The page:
Guided Evolution

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From an essay at Internet Encyclopedia of Philosophy, slightly edited:

While many theists are creationists who accept the occurrence of “microevolution” (that is, evolution that occurs within a species, such as the evolution of penicillin-resistant bacteria) but deny the occurrence of “macroevolution” (that is, one species evolving from a distinct species), some theists accept the theory of evolution as consistent with theism and with their own denominational religious commitments. Such thinkers, however, frequently maintain that the existence of God is needed to explain the purposive quality of the evolutionary process. Just as the purposive quality of the cumulative-step computer program above is best explained by intelligent design, so too the purposive quality of natural selection is best explained by intelligent design.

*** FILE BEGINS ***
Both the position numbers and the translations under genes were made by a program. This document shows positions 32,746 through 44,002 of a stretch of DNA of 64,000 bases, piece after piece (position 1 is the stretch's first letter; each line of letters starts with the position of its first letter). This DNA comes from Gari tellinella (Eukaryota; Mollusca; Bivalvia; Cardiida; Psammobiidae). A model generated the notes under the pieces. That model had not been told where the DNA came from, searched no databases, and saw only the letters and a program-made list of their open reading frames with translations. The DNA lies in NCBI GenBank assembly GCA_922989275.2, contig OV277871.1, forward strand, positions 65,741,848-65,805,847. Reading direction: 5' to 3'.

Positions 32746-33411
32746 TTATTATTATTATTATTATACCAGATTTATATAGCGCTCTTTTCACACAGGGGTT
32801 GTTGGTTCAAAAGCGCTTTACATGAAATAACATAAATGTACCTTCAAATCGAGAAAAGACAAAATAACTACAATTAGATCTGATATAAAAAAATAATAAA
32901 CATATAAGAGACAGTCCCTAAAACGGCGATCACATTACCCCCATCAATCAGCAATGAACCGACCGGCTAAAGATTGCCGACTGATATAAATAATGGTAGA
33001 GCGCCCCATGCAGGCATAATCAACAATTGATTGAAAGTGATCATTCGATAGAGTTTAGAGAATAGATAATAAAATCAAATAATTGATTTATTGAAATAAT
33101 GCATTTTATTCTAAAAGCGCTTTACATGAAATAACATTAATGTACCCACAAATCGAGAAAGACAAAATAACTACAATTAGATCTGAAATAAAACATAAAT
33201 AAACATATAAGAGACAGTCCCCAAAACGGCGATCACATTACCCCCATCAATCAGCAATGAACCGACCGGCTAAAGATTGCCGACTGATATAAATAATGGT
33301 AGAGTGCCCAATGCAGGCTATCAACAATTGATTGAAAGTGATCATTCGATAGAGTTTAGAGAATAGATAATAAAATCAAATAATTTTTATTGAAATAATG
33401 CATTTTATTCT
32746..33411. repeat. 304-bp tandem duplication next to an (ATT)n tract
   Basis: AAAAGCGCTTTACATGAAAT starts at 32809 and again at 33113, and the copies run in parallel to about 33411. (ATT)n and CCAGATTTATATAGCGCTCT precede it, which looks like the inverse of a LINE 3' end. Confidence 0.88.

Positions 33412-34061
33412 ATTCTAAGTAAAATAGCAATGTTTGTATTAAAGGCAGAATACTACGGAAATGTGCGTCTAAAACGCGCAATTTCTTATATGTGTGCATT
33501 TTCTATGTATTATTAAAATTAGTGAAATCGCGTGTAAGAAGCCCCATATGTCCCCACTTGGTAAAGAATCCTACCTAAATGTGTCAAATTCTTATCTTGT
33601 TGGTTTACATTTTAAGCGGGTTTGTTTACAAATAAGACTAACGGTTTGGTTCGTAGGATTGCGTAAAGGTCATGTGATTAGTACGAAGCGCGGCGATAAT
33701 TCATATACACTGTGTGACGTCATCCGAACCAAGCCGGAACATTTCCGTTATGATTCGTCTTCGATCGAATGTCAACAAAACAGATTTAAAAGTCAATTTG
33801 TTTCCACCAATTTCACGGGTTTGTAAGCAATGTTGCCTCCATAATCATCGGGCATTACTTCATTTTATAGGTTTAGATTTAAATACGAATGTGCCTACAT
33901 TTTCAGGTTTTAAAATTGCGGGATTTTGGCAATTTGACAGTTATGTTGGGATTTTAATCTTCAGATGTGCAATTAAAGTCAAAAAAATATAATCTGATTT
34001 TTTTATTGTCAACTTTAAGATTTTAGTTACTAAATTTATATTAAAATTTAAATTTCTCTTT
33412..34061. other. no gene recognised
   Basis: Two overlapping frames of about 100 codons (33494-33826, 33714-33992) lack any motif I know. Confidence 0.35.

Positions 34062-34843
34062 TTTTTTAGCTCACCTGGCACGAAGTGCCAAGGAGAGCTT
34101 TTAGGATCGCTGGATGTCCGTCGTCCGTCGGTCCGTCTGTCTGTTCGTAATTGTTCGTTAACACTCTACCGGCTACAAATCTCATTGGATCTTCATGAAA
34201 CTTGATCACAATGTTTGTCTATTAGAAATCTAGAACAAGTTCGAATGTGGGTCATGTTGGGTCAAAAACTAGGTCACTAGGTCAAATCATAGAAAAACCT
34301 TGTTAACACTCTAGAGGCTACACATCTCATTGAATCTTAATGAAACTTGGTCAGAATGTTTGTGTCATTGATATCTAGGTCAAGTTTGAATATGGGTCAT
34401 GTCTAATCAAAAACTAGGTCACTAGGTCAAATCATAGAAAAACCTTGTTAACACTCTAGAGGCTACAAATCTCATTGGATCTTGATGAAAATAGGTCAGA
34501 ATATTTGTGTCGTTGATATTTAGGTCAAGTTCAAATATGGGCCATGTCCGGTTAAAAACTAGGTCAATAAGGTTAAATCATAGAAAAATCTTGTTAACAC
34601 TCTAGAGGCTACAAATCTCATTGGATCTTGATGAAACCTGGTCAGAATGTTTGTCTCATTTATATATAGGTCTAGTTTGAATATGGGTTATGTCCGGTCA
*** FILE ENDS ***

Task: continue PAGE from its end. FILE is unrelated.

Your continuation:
The first theist widely known to have made such an argument was Frederick Robert Tennant, a British theologian and philosopher of religion. As he puts the matter, in Volume 2 of Philosophical Theology, “the multitude of interwoven adaptations by which the world is constituted a theatre of life, intelligence, and morality, cannot reasonably be regarded as an outcome of mechanism, or of blind formative power, or aught but purposive intelligence” (Tennant 1928-30, 121). In effect, this influential move infers design, not from the existence of functionally complex organisms, but from the purposive quality of the evolutionary process itself. Evolution is, on this line of response, guided by an intelligent Deity.